I swore when I rolled Terntia over on Firefoot that I was NOT going to get involved with crafting.
No, no, no, it was not going to happen. I was not going to be distracted by it.
Not that crafting in Lord of the Rings Online is bad. In fact, it is enticingly good to start with. You can, almost immediately, begin to craft useful items, items that are upgrades to the kit with which you start out.
That is how they suck you in to crafting. Once you can make something useful, you want to do it again.
And you’ll have to do it again… and again… and again. That is because to advance to the second tier of crafting, you first must make enough items to achieve a basic proficiency in the first tier. Then to get to the third tier, you must gain a master proficiency in the first tier, plus basic proficiency in the second.
And if you have one of the skills that makes finished products, like armor or weapons, to move past basic proficiency at each tier you have to do a quest, some of which used to be hella hard at level.
I was just going to say no all of that. I would gather resources, sell them at the auction house, and then just buy what I needed.
So Terentia chose the explorer trade class, which mines ore, harvests wood, and can tailor light (cloth) and medium (leather) armor. (All of this LOTRO trade skill stuff is detailed nicely on the crafting page over at LOTRO-Wiki.) I was determined just to sell resources.
And how did that work out. Well, here is how Terentia stands at the moment.
As an expert (and master expert) Forester and expert Prospector, she now has access to the fourth (of six) trade skill tier for these professions. They are the harvesting professions, and so would naturally progress as part of my initial plan.
Then there is the expert Tailor title.
It turned out to be not as bad as it once was to level up a profession that makes finished products, something illustrated by Silinus’ progress. (And I wasn’t going to make any alts either, so you see what a tower of Jell-0 I can be on these sorts of decisions.)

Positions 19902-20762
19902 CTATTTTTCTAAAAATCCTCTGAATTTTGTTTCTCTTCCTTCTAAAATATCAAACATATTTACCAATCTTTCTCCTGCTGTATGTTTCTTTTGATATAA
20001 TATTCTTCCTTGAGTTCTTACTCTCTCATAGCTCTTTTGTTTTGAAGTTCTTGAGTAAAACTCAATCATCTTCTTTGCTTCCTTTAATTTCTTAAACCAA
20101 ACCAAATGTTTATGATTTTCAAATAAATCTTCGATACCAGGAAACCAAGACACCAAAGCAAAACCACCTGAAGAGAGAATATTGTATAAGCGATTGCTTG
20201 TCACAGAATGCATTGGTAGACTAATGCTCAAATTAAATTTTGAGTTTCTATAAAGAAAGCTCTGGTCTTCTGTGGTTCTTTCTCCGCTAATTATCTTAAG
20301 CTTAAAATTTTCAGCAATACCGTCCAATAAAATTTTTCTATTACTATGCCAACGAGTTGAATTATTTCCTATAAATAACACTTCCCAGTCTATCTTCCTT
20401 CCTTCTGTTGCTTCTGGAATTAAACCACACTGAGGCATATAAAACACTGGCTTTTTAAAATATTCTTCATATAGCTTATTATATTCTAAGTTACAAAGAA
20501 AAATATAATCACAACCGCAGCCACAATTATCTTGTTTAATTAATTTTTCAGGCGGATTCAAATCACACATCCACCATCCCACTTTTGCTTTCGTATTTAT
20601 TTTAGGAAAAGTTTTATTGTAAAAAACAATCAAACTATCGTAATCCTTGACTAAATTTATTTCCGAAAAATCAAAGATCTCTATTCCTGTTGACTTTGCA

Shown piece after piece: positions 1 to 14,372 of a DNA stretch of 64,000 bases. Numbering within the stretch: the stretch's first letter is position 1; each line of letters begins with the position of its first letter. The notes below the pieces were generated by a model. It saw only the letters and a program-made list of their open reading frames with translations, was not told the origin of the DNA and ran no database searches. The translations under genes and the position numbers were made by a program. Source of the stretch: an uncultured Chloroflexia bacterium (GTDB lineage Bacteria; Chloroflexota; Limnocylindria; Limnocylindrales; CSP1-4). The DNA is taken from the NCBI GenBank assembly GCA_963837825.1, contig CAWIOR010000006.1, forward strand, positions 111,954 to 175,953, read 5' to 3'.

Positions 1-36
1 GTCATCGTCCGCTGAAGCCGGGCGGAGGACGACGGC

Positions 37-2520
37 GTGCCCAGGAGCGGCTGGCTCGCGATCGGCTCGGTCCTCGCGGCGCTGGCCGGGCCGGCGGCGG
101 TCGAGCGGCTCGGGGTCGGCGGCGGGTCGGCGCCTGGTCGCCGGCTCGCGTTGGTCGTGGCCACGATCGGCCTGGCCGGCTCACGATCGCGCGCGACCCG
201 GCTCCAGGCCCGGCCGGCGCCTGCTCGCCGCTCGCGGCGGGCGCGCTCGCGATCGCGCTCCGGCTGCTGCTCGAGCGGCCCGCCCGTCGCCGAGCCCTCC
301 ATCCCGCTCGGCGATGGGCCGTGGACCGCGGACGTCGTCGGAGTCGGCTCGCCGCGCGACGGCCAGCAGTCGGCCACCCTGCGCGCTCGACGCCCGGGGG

Silinus has prospector up to master expert level, but also has access to the fourth tier of woodworking and weaponsmithing.
So what changed my mind on this subject. A few things, actually.
Access to trade skill materials: Harvesting got an upgrade from the day one “one node, one resource drop” model quite a while back, but other things seem to be more readily available as well. Recipes, especially, seemed to drop more often as well as special ingredients. And then there are some special quests focused on giving trade skill related rewards that open up more recipe and rare item access.
More reasonable trade skill quests: As mentioned above, to advance a tier in a trade skill that produces finished goods, you have to go complete a quest. The initial quests for tier 2 and tier 3 used to be heinously difficult to c0mplete at level in anything short of a full fellowship. A couple involved sneaking into a zone way over your level and taking out an elite mob also way over your level.
That has been dialed back some. You still have to sneak into a dangerous zone, but now the elite mob is level appropriate and you can solo it with some care.
Oddly, at higher tiers, the quests seem to get considerably easier. For example, to get access to artisan woodworking, the tier past expert, Silinus just had to collect some special wood and then help repair a bridge.
Then there were the vagueries of the auction house: The auction house in LOTRO is not totally dead, but neither is it a supermarket of choices. I quickly found that I could not depend on it for all of my equipment upgrade needs. Quests do a pretty good job of that, but you can go for long stretches before you get, say, a new spear.
So I started making medium armor with Terentia, then got Silinus on woodworking and weaponsmithing, which together seemed to cover most of their armor and weapon needs.
Finally, there was the matter of money: Part of the initial harvest and sell plan for trade skills was based on my initial wave of characters being dirt poor. In the early days of the game the weight of repair bills and the stingy rewards from quests did not leave your average adventurer with much in the way of savings. From my first wave of characters on Windfola, I have three at or around level 30, and they might have a gold between them. Buying that level 35 mount was going to be a rough road.
Now, however, with my latest characters on Firefoot, both also in the level 30 range, money does not seem so tight. They have about five gold a piece and still have some time before they need to buy a mount. And this was without selling resources at the auction house.
And, as a bonus point, the shared storage space that came with the explorer’s kit was a big help to a combined harvesting/crafting effort. Having 20 slots to exchange raw materials and finished goods between Silinus and Terentia made things a lot more manageable (and less expensive) than having to send everything by mail.
I was thus able to indulge my crafting desires… because I feel that need in every MMO I play… and actually benefit from it over time.
Now I just have to do something with all those gems I have in the bank or I’ll end up rolling another alt just to have a jeweler.
I could go the Tinker route though… that would give me jeweler, prospector, and cook… good food is very important and way too short lived in Middle-earth. Hrmm.